It seems to me that we have acquired the spiritual habit of making our salvation into an abstraction. We speak of being “crucified with Christ,” or of being “baptized into his death,” language that holds a prominent place in the lexicon of the New Testament, but we tend to treat these as though they were happening in a manner somehow distinct from our experience. Neither crucifixion nor death should have an association with things that seem pleasant. Christ himself constantly makes reference to very unpleasant things: forgiving injustice towards the self, the loss of what is rightfully due, giving what is not deserved or merited. These are all things that we seem to instinctively loathe. The shame we encounter through such acts of self-emptying is invariably painful—but this is the Gospel.
It is in this vein that the Elder Sophrony speaks from within the Tradition saying that we must learn to “bear a little shame.” There is much that must be said in this regard. First, bearing shame can only be voluntary; involuntary shaming is always toxic and leaves very deep wounds. The experience of such wounds, which underlies and provides the vast source of pain associated with forgiveness, surrounds the entire experience of forgiveness. To be told, “You must forgive…” in such circumstances is tantamount to saying, “You must endure the shame.” This can easily be nothing more than an invitation to more toxicity. So, the “moral” use of the commandment, “You must forgive,” can inadvertently be another tool in the hands of others to drive the pain and burden of shame ever deeper....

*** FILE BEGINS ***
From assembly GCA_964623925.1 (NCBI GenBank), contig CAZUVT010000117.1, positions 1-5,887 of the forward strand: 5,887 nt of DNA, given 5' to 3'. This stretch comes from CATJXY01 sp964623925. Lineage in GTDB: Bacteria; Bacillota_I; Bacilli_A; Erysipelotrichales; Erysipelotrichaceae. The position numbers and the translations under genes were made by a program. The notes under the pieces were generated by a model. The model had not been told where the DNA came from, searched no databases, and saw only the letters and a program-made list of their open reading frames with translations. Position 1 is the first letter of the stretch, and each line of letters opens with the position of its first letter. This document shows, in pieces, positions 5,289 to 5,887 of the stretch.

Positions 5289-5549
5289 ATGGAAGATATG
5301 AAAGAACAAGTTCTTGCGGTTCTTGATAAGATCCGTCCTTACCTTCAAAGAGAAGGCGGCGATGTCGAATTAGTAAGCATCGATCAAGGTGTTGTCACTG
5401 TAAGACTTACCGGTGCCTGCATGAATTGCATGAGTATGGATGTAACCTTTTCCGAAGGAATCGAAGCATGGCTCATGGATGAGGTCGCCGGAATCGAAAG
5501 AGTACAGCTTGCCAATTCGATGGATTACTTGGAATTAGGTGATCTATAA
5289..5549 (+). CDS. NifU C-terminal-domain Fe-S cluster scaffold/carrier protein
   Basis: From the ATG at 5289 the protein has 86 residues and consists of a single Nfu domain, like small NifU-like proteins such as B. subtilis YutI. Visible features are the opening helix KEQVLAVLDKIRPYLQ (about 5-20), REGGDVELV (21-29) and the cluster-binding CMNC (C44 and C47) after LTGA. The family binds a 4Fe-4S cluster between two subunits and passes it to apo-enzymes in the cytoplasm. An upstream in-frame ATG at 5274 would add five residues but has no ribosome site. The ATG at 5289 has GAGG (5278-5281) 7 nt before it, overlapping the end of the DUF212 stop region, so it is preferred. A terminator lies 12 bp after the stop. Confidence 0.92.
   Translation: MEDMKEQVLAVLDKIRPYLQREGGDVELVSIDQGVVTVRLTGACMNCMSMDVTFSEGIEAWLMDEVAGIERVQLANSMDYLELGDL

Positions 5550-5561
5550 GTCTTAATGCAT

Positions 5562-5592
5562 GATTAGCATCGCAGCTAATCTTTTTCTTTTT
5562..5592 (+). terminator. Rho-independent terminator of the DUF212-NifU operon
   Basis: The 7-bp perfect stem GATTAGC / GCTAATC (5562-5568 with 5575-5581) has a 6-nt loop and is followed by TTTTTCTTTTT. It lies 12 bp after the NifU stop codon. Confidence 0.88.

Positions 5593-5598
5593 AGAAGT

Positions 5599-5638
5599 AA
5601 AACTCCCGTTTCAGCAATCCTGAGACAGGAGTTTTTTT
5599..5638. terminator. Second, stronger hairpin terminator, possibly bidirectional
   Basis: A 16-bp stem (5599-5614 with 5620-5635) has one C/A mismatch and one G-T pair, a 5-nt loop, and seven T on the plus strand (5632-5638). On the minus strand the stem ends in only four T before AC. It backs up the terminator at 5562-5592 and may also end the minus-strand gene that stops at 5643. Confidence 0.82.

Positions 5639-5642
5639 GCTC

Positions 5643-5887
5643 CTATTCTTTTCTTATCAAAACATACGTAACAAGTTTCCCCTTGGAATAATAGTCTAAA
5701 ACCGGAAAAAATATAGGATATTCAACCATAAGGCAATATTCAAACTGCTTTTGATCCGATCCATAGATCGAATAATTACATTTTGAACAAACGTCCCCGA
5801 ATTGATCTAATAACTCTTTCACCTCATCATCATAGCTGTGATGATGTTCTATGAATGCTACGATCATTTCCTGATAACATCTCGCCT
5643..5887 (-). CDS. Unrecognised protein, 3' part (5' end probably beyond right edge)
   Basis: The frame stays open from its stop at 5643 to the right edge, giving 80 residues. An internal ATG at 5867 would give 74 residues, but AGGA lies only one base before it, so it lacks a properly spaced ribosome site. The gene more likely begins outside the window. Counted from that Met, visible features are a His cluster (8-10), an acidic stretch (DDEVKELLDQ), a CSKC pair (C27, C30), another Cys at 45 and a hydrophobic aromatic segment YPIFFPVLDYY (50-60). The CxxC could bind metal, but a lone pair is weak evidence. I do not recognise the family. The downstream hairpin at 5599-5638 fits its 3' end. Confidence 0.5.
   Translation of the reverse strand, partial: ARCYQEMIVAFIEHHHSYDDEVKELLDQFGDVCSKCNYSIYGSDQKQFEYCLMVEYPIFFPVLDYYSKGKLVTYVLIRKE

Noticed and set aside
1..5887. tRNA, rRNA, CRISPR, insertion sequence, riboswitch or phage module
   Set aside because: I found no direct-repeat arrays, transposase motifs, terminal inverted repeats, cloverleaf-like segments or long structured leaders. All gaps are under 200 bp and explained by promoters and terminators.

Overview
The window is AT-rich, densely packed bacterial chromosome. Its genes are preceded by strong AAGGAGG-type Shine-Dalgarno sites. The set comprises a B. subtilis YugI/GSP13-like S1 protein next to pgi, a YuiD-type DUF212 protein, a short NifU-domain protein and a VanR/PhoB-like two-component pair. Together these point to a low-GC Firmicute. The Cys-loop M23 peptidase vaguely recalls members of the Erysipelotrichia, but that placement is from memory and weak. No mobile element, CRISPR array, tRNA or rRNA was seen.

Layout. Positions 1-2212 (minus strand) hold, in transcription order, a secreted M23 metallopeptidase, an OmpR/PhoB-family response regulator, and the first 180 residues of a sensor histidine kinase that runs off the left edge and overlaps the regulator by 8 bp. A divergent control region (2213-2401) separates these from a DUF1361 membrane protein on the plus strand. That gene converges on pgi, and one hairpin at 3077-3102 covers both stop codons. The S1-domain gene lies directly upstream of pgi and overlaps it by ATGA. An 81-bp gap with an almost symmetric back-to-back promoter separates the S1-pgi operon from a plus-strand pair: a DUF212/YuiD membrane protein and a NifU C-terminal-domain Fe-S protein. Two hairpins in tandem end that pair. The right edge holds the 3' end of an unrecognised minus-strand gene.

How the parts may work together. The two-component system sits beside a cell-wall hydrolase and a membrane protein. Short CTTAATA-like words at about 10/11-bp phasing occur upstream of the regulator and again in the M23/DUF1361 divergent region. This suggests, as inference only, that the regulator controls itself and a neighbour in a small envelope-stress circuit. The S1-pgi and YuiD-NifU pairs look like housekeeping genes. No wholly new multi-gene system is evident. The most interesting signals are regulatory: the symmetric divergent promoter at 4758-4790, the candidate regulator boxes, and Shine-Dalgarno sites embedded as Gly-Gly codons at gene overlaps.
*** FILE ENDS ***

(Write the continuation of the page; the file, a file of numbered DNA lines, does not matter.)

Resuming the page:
In our communion with Christ, and in the bosom of the Church, it is possible to know the safety sufficient for forgiveness and bearing its shame, but, again, it needs to be voluntary, the acceptance of Christ’s Cross, in union with his own joyful acceptance and not through some moral compulsion. One enemy at a time, we make our way into the love of God, learning step-by-step the joyful way of Christ’s self-emptying.
St. John of the Ladder wrote, “You cannot escape shame except by shame.” It is one of the great paradoxes of the faith, a paradox resolved only in the Cross of Christ.
Fr. Stephen Freeman. “Justice, Forgiveness, and Bearing a Little Shame” [podcast] (May 31, 2017). Retrieved from transcript available at Ancient Faith.